UK expands shared home ownership scheme

The UK government is to make it easier for young couple to get in the housing ladder by expanding the right to shared ownership.

Prime Minister David Cameron said that tens of thousands of young couples will be helped by reforms to existing part buy, part rent schemes. The policy should see 175,000 more aspiring home owners being able to buy a stake in their own home.

Current rules that favour so called key workers such as nurses and fire fighters will be scrapped which means any households with an income of less than £80,000, or £90,000 in London, will be able to sign up to the schemes.

Also, for the first time, those already in a shared ownership property will be able to move to another, allowing them to use the capital they have gained to move to a bigger property, as their families grow.

‘For years, we’ve had shared ownership, where you part buy, part rent a property. So many people are attracted to this idea, especially those who thought they’d never have a chance of owning a home,’ Cameron said.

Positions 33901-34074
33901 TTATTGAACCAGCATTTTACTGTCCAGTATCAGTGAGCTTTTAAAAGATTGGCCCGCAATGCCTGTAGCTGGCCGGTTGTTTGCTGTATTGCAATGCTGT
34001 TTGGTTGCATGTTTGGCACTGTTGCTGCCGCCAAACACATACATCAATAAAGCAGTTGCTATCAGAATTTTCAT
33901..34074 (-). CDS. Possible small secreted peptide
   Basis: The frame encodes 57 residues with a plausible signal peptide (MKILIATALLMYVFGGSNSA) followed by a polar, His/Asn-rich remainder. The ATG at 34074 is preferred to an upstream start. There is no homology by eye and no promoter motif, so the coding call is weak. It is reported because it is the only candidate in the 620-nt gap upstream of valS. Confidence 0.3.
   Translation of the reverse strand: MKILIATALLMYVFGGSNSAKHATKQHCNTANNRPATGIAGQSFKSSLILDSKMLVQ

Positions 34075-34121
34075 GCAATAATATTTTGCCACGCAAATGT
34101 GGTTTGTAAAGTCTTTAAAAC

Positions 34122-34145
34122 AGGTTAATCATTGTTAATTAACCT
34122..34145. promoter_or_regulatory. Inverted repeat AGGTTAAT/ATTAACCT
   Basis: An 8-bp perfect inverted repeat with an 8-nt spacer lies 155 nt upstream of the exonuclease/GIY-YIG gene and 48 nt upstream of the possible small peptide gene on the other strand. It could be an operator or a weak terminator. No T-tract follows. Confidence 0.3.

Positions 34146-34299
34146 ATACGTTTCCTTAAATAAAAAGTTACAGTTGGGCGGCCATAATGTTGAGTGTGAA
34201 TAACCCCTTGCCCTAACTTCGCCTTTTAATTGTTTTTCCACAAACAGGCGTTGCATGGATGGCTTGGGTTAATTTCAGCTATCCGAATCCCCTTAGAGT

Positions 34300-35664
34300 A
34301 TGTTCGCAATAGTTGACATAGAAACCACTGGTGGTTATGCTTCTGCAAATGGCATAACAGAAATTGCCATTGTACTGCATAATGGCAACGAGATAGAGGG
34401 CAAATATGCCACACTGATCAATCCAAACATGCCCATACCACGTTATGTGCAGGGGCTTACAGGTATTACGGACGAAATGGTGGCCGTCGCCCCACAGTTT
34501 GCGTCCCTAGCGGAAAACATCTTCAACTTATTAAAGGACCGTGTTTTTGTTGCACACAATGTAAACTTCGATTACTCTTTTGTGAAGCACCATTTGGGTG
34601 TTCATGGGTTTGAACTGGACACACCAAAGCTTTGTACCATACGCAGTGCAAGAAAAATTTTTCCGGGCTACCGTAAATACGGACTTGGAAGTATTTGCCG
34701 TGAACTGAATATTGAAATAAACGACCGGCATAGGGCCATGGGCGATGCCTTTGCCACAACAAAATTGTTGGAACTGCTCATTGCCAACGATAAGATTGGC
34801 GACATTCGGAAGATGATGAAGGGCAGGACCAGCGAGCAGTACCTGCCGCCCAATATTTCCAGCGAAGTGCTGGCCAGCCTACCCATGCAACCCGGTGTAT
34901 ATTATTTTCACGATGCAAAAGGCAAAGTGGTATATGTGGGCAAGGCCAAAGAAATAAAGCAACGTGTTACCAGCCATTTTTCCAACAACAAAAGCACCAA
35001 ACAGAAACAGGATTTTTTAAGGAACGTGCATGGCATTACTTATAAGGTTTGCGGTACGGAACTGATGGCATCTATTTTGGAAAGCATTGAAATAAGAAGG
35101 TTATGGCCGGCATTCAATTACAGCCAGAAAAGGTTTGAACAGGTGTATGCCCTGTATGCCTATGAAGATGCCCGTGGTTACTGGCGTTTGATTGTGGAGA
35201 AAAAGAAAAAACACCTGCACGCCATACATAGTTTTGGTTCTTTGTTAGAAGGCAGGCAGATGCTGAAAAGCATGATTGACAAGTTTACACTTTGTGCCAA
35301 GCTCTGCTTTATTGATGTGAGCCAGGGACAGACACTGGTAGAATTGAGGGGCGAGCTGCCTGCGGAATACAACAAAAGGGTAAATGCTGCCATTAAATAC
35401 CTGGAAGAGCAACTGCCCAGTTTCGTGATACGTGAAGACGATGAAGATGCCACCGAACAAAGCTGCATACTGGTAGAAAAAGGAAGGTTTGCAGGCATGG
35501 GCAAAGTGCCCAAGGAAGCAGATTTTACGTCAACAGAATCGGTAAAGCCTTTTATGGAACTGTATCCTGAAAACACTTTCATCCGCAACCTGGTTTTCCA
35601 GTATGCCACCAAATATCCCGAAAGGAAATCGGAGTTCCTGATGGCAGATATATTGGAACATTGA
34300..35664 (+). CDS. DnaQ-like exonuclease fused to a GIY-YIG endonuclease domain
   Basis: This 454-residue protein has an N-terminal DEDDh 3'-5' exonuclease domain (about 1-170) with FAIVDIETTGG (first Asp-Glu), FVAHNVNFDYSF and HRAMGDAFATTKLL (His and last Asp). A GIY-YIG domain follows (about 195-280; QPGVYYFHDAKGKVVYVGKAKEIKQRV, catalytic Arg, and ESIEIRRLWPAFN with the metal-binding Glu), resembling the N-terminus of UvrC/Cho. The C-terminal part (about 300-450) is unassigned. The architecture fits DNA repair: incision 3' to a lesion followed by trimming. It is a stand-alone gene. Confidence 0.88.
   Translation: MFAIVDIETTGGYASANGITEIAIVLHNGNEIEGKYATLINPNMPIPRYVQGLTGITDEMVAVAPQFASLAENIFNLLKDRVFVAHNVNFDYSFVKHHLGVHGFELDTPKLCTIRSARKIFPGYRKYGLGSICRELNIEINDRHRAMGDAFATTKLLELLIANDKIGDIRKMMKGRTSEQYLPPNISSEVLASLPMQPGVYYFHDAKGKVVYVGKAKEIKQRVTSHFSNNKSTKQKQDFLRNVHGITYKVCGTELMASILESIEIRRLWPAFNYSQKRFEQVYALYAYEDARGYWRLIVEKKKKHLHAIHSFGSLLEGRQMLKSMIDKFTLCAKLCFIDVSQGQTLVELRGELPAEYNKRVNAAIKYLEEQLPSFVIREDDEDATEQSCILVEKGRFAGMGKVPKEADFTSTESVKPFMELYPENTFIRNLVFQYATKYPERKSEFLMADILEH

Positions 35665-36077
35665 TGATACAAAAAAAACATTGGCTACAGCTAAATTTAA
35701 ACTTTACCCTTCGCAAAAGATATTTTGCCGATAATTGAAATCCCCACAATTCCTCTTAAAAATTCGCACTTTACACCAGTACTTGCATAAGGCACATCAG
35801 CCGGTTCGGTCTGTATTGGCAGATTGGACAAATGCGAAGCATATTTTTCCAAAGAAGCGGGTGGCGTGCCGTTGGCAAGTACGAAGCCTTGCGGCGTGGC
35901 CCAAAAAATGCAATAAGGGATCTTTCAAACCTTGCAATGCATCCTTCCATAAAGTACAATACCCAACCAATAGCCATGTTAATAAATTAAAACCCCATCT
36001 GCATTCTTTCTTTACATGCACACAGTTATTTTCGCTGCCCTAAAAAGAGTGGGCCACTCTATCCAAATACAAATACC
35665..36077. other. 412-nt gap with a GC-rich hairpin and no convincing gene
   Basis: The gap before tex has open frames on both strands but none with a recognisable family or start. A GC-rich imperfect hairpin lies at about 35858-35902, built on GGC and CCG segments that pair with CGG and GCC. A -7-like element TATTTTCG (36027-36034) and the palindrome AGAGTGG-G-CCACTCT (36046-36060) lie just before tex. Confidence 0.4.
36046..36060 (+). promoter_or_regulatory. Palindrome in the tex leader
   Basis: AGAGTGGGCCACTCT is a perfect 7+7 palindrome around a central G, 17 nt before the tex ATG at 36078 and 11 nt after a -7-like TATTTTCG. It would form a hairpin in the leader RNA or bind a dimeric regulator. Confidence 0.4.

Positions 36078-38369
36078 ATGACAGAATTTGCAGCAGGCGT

‘But, because it’s been heavily restricted, many of those people have missed out. We’ve had local councils dictating who is eligible, based on everything from salary to profession to where the buyer comes from,’ he added.

The changes will take effect from April next year and it means some people will be able to buy a house, for example in places like Yorkshire, with a deposit of just £1,400.

Mark Hayward, managing director of the National Association of Estate Agents (NAEA) welcomed the news. ‘By relaxing some of the existing restrictions, a potential 175,000 aspiring homeowners will be given the opportunity to own their own home, as well as allowing existing shared ownership homeowners the opportunity to step up the ladder,’ he said.

‘However, as with all housing promises, they can’t come quick, or big enough. There is still a huge issue with supply and available land upon which to build, not to mention the physical bricks, mortar and labour to do so,’ he pointed out.

‘The house building industry is desperately short of human resource and if we are to get Britain building the number of new houses required, we need to address this problem to create actual homes and not aspirational targets,’ he added.